Board of Trustees Meeting Agenda | July 2021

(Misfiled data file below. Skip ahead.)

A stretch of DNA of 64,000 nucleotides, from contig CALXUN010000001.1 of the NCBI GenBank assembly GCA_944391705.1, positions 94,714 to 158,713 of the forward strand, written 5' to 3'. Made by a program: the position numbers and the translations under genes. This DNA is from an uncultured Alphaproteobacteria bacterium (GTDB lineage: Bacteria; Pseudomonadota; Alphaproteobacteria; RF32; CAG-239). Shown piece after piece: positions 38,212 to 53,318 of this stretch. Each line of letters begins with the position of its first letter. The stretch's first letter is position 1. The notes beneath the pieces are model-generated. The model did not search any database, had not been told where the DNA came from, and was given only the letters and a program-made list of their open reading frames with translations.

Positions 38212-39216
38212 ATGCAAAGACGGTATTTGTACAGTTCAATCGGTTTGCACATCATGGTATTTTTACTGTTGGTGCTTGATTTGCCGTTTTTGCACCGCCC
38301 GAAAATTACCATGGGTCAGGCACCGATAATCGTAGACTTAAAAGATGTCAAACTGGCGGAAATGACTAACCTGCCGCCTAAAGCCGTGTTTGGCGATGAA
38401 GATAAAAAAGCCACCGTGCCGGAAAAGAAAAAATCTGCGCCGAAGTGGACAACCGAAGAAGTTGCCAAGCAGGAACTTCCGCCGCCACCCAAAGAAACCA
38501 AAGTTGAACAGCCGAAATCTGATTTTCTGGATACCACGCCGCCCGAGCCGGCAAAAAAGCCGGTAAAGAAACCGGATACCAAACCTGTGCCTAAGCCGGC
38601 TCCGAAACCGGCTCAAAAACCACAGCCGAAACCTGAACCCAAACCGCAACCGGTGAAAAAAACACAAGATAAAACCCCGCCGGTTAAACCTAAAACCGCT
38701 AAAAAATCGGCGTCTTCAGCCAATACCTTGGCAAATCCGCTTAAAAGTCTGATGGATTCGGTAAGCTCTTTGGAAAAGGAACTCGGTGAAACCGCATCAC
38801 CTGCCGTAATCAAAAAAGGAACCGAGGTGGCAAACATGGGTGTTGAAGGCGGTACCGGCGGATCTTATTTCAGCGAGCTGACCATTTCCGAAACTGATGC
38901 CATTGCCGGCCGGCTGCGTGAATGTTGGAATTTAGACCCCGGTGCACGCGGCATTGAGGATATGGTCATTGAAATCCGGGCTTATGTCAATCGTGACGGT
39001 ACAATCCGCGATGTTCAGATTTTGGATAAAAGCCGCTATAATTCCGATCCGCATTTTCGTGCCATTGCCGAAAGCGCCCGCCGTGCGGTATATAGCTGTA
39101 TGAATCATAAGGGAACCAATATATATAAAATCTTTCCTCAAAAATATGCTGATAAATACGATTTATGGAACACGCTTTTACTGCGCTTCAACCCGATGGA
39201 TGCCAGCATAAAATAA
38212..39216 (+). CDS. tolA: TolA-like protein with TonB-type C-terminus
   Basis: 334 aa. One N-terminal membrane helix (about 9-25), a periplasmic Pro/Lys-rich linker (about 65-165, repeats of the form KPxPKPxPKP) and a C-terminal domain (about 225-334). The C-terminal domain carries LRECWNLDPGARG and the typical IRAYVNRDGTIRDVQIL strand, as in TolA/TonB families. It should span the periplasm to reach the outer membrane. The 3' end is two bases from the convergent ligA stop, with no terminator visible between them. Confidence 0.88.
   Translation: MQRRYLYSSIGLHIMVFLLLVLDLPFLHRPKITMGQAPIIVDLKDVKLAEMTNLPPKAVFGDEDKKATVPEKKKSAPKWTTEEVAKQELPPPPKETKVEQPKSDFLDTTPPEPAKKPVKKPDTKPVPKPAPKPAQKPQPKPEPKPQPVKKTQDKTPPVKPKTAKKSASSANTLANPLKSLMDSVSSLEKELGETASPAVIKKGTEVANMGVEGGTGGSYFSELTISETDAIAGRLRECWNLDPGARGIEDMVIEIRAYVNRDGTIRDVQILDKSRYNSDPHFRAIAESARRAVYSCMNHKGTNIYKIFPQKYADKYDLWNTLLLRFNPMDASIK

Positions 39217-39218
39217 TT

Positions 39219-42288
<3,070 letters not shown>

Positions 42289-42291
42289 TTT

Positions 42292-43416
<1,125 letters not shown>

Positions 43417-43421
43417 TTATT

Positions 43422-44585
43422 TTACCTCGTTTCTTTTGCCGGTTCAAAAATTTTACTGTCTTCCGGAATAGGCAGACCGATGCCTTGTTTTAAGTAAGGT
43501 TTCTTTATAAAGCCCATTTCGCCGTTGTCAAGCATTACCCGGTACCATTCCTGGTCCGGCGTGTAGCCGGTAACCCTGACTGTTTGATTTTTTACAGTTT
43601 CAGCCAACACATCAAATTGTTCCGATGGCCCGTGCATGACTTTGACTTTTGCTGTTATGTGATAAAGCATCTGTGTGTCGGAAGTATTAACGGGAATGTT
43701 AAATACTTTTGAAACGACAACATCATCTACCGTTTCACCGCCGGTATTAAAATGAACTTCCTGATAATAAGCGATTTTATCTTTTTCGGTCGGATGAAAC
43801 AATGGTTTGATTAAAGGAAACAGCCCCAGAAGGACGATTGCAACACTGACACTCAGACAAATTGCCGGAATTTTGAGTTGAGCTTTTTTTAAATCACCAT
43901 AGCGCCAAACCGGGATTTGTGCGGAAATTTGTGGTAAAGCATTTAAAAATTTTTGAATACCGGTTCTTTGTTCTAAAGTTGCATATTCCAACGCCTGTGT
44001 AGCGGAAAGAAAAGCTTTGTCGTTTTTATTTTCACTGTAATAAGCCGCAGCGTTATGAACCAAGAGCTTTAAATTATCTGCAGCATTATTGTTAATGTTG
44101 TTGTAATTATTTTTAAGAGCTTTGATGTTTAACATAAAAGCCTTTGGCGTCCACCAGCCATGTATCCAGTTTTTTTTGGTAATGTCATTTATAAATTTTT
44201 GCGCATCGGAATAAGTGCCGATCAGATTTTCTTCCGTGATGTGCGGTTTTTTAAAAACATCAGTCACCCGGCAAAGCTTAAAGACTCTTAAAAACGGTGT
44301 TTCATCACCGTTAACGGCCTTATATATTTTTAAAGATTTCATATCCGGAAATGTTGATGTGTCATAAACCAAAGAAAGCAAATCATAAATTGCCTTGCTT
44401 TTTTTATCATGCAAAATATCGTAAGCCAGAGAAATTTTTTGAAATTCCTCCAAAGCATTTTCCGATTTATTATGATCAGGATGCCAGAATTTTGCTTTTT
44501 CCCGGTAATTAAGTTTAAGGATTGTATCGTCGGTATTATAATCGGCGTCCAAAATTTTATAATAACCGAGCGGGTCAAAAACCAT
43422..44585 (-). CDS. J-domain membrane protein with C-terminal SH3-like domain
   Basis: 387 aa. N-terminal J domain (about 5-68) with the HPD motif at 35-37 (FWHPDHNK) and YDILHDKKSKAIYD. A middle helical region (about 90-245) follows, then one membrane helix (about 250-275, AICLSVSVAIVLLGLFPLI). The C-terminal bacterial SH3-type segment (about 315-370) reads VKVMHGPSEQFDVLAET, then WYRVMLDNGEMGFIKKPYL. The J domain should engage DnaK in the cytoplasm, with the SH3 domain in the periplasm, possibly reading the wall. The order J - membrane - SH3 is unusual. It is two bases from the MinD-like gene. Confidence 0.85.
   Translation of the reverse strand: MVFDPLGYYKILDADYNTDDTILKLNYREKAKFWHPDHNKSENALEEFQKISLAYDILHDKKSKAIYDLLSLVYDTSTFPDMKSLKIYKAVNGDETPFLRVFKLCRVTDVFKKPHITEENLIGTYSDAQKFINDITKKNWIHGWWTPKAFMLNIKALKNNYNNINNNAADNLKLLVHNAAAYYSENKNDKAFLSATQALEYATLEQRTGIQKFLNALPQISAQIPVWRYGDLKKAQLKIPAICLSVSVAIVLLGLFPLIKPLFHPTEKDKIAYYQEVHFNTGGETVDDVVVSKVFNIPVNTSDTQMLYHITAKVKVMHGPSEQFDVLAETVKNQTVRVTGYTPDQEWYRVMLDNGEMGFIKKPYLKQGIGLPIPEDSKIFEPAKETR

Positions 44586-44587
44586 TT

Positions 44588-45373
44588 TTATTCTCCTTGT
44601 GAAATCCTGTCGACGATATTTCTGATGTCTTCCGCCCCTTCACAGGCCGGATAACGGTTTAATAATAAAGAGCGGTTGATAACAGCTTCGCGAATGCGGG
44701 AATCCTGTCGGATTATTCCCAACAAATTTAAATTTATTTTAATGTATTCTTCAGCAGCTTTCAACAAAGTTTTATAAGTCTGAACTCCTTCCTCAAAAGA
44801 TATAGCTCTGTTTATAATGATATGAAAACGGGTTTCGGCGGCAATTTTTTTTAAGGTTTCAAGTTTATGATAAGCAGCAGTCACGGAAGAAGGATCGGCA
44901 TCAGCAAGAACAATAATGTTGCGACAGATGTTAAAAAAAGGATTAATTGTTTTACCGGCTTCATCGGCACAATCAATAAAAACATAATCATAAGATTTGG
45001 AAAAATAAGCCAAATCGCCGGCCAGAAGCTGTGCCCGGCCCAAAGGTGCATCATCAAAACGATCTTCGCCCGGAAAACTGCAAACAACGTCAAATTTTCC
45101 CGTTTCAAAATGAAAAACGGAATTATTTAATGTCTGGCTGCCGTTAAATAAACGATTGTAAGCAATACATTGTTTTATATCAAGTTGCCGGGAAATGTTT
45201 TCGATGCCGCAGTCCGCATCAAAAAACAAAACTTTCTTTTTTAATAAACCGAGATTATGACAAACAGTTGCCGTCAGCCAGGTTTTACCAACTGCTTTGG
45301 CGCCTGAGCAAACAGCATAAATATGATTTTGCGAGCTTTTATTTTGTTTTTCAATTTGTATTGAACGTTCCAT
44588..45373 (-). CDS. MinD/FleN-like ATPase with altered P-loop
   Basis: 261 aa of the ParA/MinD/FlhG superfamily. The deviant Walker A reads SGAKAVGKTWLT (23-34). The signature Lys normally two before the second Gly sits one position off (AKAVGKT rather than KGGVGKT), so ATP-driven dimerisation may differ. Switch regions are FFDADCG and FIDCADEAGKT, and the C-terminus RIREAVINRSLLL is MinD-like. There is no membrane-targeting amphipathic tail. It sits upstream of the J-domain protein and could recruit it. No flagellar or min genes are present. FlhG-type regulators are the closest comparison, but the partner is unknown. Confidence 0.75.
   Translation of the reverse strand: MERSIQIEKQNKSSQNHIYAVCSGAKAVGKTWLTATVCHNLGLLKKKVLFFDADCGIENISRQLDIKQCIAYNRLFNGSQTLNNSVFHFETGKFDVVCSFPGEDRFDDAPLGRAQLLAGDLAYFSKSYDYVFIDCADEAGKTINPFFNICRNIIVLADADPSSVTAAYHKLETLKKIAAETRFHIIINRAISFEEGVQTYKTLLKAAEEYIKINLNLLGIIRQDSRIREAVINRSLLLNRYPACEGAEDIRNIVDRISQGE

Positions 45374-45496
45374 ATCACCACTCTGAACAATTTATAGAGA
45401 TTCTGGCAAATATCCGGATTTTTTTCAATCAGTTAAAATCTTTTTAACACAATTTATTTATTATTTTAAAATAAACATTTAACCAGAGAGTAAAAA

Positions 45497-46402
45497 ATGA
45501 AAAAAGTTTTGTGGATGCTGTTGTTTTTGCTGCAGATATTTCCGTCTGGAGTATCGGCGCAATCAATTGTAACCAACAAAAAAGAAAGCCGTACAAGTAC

The pandemic disrupted student progress and eroded retention due to several factors. In response to concerns over retention and graduation rates, a number of initiatives have been developed under the leadership of two divisions: Enrollment Management and Academic and Student Life. CWU is implementing several strategies to improve the retention: • Changing the advising model • Developing supplemental instruction programs • Increasing attention to academic success center • Integrating new student recruitment and onboarding/orientation • Transitioning the financial aid call center to an expanded communications center As well, in the year ahead, the Division of Academic and Student Life will focus on strategies to increase student success in the classroom and support strategies such as peer mentoring and coaching outside of the classroom. Following outlines CWU’s retention position: • Establishing a case management program • Establishing veteran and transfer student centers 1. FTFTF (full time, first time, fall) retention rates depend upon cohort size. Retention rates for first- time full-time students beginning in the summer and fall terms (FTFTF Cohorts) began to recover once the rapid growth in Cohort size from 2014 to 2017 stabilized. 2. FTFTF retention rates vary by student demographics. a. Female students generally retain to year 2 at a higher rate than do male students. b. White and Asian students generally retain at a higher rate that do students from traditionally underrepresented student groups (TUSG). 3. Full-time students who transferred to CWU in the summer or fall with an associate’s degree or direct transfer agreement (DTA) continue to the second year at a much higher rate than do their peers without a DTA, as recorded from the 2011 to the 2018 Transfer Cohorts. These transfer students have a three-year graduation rate of roughly 75% for the 2010 through 2015 Cohorts compared with 45% for their peers without a DTA. 4. 6-year graduation rates for FTFTF Cohorts increased from a low of 52% for the 2011 Cohort to nearly 60% for the 2014 Cohort. Enrollment recruitment marketing : College recruitment has changed over the years, dominated now by virtual strategy and student demand for personalized and authentic communication and engagement. To encourage new student recruitment that leads to a more sustainable budget model requires a more robust digital enrollment marketing presence and lead generation strategy. To accomplish this, CWU propose a significant investment in an integrated enrollment marketing ecosystem. Specifically, CWU must scale our enrollment marketing to cover a larger reach, while also expanding our target audiences to include transfer, University Centers, and online enrollments. Additionally, we must increase our lead-generation efforts by increasing paid outreach and adding pipelines to our strategy. CWU’s general brand marketing budget has not increased since 2015, when the board increased the marketing budget from about $90,000 to $480,000. This budget is spread across all media platforms and channels; some competitors invest that much in digital marketing alone. Since 2015, the spend has

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